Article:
The key articles were those dealing with mutual assistance and military bases. Potentially the latter constituted the greatest threat to the sovereignty of the Baltic states. The articles on bases gave the U.S.S.R. unlimited opportunities to intimidate host governments and later charge them with treaty violations. Also, in the event Moscow decided upon invasion and complete occupation of the three countries, the Soviet troops could simultaneously attack from inside and outside. The danger in the mutual assistance articles was that they were vague and did not make clear, except in Lithuania's case, whether the Kremlin could impose unwanted military assistance. At this time few thought that Moscow would later use treaty provisions against alliances and coalitions to accuse the Baltic governments of bad faith.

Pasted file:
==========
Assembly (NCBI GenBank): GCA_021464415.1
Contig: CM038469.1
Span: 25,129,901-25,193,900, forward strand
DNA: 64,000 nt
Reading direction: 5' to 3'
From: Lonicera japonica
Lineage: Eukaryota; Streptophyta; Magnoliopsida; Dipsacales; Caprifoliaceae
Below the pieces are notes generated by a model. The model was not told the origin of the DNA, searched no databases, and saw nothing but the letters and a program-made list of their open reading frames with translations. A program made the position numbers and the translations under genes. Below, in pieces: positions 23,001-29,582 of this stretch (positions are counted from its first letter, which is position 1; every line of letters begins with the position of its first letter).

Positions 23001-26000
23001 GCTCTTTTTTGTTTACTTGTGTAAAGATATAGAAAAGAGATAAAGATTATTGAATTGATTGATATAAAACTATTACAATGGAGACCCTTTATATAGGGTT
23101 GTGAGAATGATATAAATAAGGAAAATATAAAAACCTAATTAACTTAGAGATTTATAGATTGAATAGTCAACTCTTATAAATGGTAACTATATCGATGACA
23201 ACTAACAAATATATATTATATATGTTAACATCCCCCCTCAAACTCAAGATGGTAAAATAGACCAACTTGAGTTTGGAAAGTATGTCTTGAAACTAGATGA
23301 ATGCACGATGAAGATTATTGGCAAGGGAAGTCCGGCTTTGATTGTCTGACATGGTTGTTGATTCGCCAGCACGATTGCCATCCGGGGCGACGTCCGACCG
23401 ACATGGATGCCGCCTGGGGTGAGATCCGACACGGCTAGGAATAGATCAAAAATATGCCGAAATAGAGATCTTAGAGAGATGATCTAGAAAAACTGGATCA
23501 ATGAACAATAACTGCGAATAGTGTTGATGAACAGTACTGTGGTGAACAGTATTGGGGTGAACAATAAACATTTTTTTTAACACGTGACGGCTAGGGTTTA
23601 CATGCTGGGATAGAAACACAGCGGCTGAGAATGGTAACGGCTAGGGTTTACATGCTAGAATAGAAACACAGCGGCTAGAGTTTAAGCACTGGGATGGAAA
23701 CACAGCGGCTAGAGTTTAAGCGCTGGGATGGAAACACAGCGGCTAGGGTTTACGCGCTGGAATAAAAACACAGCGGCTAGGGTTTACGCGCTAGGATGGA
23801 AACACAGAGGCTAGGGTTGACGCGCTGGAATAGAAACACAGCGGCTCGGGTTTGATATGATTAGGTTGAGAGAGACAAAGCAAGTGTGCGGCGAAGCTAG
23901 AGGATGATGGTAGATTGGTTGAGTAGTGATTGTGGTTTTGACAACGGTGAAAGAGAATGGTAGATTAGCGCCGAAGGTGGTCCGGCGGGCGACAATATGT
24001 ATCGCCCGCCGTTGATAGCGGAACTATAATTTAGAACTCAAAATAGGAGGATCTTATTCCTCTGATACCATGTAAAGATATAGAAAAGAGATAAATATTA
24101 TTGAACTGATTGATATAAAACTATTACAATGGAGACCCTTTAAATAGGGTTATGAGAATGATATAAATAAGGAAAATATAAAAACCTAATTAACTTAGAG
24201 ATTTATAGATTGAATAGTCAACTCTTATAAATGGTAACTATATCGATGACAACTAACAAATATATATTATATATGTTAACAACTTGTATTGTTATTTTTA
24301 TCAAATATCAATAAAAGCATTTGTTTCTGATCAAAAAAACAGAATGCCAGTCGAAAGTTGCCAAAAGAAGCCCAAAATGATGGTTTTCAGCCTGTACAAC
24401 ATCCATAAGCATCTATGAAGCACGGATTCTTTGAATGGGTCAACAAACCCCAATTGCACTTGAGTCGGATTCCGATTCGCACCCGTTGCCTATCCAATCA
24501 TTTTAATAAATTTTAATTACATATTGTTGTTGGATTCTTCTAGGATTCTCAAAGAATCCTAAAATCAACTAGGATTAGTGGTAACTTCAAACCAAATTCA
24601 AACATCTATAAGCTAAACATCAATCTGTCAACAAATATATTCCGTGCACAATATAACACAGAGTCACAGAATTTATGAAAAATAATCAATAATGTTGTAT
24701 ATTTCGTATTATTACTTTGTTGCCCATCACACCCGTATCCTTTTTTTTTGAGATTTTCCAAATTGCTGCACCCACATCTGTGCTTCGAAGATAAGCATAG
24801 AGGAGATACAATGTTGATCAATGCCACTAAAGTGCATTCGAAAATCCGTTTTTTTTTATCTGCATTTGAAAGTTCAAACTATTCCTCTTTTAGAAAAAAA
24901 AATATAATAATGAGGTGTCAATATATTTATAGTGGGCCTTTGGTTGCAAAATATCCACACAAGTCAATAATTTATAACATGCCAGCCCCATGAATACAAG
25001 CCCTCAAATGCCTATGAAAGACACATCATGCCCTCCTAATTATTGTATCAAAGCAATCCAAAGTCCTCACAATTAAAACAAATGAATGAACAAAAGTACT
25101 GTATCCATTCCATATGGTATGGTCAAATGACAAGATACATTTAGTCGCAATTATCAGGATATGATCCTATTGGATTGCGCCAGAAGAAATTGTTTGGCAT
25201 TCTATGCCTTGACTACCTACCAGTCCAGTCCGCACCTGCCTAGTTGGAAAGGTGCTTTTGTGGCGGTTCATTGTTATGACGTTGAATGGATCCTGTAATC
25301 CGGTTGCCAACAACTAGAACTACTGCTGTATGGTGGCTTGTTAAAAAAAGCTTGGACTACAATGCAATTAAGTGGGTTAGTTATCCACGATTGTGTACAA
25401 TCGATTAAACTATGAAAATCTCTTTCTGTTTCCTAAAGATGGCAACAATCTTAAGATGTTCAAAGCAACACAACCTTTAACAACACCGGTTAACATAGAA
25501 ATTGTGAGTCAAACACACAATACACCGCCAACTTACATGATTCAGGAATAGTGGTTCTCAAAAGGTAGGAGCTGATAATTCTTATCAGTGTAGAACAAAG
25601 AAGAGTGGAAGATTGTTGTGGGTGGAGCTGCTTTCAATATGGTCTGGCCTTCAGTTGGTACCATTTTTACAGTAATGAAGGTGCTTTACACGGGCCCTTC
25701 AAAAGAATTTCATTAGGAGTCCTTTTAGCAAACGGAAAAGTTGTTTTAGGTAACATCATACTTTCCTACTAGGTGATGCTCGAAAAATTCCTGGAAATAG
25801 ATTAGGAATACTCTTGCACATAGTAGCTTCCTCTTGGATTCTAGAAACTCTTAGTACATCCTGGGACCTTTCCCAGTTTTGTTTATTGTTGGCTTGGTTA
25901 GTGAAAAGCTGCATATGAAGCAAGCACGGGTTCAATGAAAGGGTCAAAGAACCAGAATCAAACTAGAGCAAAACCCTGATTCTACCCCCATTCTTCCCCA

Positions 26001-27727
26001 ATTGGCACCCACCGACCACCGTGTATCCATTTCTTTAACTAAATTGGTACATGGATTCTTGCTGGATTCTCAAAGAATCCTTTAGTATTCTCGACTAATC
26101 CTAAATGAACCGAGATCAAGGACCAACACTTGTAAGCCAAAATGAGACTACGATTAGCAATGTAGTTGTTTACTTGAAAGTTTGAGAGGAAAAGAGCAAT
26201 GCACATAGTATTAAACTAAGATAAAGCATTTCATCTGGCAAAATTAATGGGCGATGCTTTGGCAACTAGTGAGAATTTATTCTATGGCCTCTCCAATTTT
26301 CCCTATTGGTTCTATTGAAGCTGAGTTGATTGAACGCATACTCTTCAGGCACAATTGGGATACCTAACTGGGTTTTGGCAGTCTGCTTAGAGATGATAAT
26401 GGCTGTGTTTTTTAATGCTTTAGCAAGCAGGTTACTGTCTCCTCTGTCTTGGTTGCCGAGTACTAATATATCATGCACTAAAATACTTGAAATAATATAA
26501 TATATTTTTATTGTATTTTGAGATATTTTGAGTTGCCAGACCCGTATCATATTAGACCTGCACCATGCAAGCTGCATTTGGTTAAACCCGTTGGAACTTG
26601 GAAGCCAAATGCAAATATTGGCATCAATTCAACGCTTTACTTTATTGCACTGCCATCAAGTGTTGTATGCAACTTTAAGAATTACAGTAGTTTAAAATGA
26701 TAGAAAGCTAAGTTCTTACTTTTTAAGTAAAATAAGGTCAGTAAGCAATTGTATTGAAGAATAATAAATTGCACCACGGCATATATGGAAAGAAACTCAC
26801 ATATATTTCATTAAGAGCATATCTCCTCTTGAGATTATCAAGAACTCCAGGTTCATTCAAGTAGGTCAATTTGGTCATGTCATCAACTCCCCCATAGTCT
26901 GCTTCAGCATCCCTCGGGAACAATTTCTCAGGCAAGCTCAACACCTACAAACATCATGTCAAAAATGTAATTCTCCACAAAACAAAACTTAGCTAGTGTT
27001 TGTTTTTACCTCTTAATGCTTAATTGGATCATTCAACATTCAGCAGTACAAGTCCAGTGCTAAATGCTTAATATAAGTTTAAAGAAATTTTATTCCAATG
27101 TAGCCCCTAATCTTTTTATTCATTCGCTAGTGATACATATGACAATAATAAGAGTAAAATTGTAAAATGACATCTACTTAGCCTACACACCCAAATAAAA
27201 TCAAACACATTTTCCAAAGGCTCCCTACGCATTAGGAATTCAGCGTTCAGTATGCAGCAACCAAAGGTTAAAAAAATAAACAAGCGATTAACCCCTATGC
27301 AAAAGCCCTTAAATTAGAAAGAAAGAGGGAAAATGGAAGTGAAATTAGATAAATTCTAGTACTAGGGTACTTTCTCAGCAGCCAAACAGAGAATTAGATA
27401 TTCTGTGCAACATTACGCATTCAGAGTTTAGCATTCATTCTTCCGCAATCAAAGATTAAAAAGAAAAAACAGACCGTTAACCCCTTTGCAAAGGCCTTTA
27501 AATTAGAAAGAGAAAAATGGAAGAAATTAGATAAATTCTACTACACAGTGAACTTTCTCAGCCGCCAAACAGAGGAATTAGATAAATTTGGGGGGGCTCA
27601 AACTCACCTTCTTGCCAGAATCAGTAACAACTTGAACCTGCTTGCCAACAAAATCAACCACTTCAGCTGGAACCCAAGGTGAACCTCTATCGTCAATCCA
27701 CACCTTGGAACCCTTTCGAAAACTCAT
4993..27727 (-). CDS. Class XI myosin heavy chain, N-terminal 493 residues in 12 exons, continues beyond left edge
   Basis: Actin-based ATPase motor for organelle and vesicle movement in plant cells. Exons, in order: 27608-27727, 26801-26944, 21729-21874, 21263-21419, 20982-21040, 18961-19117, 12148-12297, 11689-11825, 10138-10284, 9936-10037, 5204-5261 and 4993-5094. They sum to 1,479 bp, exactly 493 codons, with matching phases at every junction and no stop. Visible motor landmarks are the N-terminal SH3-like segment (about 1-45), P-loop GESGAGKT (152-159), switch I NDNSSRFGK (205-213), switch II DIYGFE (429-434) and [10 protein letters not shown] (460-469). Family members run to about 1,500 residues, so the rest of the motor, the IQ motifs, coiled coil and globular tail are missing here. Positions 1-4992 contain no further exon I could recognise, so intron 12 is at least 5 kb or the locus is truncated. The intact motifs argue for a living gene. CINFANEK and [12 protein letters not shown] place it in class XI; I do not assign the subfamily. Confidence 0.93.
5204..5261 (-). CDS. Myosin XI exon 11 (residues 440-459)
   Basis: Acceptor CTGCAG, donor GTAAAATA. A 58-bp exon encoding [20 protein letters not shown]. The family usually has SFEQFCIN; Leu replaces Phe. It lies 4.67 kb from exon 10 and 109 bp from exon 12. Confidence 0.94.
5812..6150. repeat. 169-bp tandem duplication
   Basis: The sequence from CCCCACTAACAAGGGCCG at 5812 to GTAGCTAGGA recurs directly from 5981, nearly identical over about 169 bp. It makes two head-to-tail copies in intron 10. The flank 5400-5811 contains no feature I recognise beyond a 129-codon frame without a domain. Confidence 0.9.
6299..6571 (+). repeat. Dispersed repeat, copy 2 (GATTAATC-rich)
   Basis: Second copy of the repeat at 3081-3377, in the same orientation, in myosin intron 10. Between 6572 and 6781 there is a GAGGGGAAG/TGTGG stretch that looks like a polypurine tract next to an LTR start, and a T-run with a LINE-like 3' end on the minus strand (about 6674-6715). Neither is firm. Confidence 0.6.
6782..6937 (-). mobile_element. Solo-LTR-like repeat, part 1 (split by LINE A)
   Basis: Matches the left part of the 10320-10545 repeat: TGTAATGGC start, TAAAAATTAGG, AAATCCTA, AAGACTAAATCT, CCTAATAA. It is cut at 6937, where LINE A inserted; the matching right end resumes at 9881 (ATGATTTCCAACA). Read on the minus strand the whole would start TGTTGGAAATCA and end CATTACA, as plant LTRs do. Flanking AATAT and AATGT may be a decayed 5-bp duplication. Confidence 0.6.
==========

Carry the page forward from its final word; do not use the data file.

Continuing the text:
Except for the above articles the treaties appeared to be compatible with the sovereignty of the contracting parties. Therefore, despite the clearly implied loss of freedom in foreign affairs, the internal inviolability of Estonia, Latvia, and Lithuania depended on the Soviet Union's willingness to adhere to the terms of the agreements. Although the pacts were forced upon the Baltic states and the negotiations in Moscow were conducted in a threatening atmosphere, the documents themselves left some hope that annexation was not in the Soviet government's plans.
In order to dispel any doubts about the Kremlin's good will and determination to abide by the provisions of the Treaties, on October 31, speaking before the Supreme Soviet, Molotov declared: